United States District Court, D. Montana, Missoula Division
ORDER DENYING § 2255 MOTION AND GRANTING
CERTIFICATE OF APPEALABILITY
W. Molloy, Judge
case comes before the Court on Defendant Burke's motion
to vacate, set aside, or correct the sentence under 28 U.S.C.
§ 2255. Burke is a federal prisoner proceeding with
August 15, 2013, Burke pled guilty to one count of robbery
involving controlled substances, a violation of 18 U.S.C.
§ 2118(c)(1) (Count 1), and one count of using a firearm
during and in relation to the Count 1 robbery, a violation of
18 U.S.C. § 924(c)(1)(A) (Count 2). See Plea
Agreement (Doc. 15) at 3-4 ¶ 4. Although the Indictment
did not use the word "brandish, " it cited 18
U.S.C. § 924(c)(1)(A)(ii), and the caption set the
minimum penalty for Count 2 at seven years. See
Indictment (Doc. 1) at 1 (caption), 3. Burke admitted the
element of brandishing the firearm. See Plea
Agreement at 4 ¶ 4.
November 25, 2013, Burke was sentenced to serve 37 months on
Count 1 and a consecutive term of 84 months on Count 2.
Minutes (Doc. 27); Judgment (Doc. 29) at 1 (citing 18 U.S.C.
§ 924(c)(1)(A)(ii)); id. at 2-3. Burke did not
now seeks relief under the United States Supreme Court's
recent decision in Johnson v. United States, __ U.S.
__, 135 S.Ct. 2551 (2015). See also Welchv. United
States, __ U.S. __, 136 S.Ct. 1257, 1265 (2016) (holding
that Johnson applies to cases already final when it
United States' procedural defenses, see Resp. to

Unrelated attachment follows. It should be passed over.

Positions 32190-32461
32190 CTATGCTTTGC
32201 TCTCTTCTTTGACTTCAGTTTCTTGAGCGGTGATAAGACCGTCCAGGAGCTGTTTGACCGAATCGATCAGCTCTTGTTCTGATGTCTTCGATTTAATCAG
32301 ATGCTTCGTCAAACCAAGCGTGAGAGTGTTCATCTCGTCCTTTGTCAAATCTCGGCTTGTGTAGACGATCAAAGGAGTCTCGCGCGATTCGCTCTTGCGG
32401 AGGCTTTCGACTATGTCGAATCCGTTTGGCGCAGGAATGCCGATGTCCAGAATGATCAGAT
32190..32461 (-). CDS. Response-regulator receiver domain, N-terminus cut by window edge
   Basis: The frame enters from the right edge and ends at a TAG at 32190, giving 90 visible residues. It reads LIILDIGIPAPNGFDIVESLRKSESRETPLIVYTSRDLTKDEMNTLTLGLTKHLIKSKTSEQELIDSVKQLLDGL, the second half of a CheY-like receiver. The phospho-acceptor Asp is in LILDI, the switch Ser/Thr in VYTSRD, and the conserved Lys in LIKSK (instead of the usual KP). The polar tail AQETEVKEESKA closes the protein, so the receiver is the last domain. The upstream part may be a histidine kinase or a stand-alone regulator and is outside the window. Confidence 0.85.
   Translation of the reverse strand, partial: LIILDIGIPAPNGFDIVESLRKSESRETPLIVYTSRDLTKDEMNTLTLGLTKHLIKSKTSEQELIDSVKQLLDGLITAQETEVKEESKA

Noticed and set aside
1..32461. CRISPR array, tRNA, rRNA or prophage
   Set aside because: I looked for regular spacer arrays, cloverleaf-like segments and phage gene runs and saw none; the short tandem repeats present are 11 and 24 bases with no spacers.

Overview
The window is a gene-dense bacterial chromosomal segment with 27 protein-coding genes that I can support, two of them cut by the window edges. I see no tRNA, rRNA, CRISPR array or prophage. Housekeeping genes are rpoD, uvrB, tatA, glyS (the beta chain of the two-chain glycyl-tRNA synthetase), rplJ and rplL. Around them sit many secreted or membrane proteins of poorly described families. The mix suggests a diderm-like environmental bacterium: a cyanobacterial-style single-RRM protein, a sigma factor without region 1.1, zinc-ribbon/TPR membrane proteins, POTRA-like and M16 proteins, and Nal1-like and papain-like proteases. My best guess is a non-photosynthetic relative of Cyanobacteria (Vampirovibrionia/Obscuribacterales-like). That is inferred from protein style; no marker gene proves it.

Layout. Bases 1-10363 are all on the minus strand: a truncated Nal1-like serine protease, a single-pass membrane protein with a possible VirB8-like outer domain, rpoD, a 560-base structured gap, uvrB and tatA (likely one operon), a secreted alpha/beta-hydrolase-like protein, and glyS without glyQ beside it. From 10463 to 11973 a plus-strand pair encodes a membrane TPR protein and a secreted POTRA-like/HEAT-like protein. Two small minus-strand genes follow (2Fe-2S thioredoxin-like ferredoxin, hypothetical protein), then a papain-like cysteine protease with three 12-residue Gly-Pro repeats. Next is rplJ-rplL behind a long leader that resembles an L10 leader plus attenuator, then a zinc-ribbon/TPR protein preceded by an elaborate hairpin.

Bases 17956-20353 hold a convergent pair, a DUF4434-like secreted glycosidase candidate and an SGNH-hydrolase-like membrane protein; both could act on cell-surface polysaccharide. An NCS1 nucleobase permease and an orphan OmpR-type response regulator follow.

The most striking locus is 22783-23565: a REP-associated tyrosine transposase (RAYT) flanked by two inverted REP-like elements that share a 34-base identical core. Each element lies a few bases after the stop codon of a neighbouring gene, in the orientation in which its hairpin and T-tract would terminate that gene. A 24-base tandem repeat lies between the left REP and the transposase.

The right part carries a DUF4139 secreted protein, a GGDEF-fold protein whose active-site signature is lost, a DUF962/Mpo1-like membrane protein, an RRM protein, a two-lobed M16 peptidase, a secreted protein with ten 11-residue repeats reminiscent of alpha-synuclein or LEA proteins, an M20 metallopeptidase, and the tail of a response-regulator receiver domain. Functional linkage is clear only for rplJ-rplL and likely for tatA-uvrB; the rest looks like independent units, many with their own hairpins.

§ 2255 Mot. (Doc. 34) at 2-6, stand or fall with the
same question as the merits of the § 2255 motion-that
is, whether Johnson applies to Burke's motion.
If Johnson does not support relief, the United
States does not need its procedural defenses to carry any
water. The question is whether Johnson supports
relief for Burke.
18 U.S.C. § 924(e)
Johnson, the Court considered the meaning of a
provision in the Armed Career Criminal Act
("ACCA"), 18 U.S.C. § 924(e). The ACCA imposes
a harsher sentence on a person convicted of a firearms
offense if the person has three prior convictions for a
violent felony or controlled substance offense. The Act
defines a "violent felony" as a felony that:
(i) has as an element the use, attempted use, or threatened
use of physical force against the person of another; or
(ii) is burglary, arson, or extortion, involves use of
explosives, or otherwise involves conduct that presents a
serious potential risk of physical injury to another[.]
18 U.S.C. § 924(e)(2)(B). Johnson discussed
only the italicized clause, commonly called the
Supreme Court found the residual clause so vague that it
deprived defendants of fair notice of the consequences of
their decisions and so loose that it invited arbitrary
enforcement by sentencing judges. Therefore, the decision
held, federal sentencing courts may no longer enhance a
defendant's sentence based on a prior conviction when
that conviction qualifies as a "violent felony"
only under the residual clause. See Johnson, 135
U.S. at 2555-60, 2563. Johnson did not ...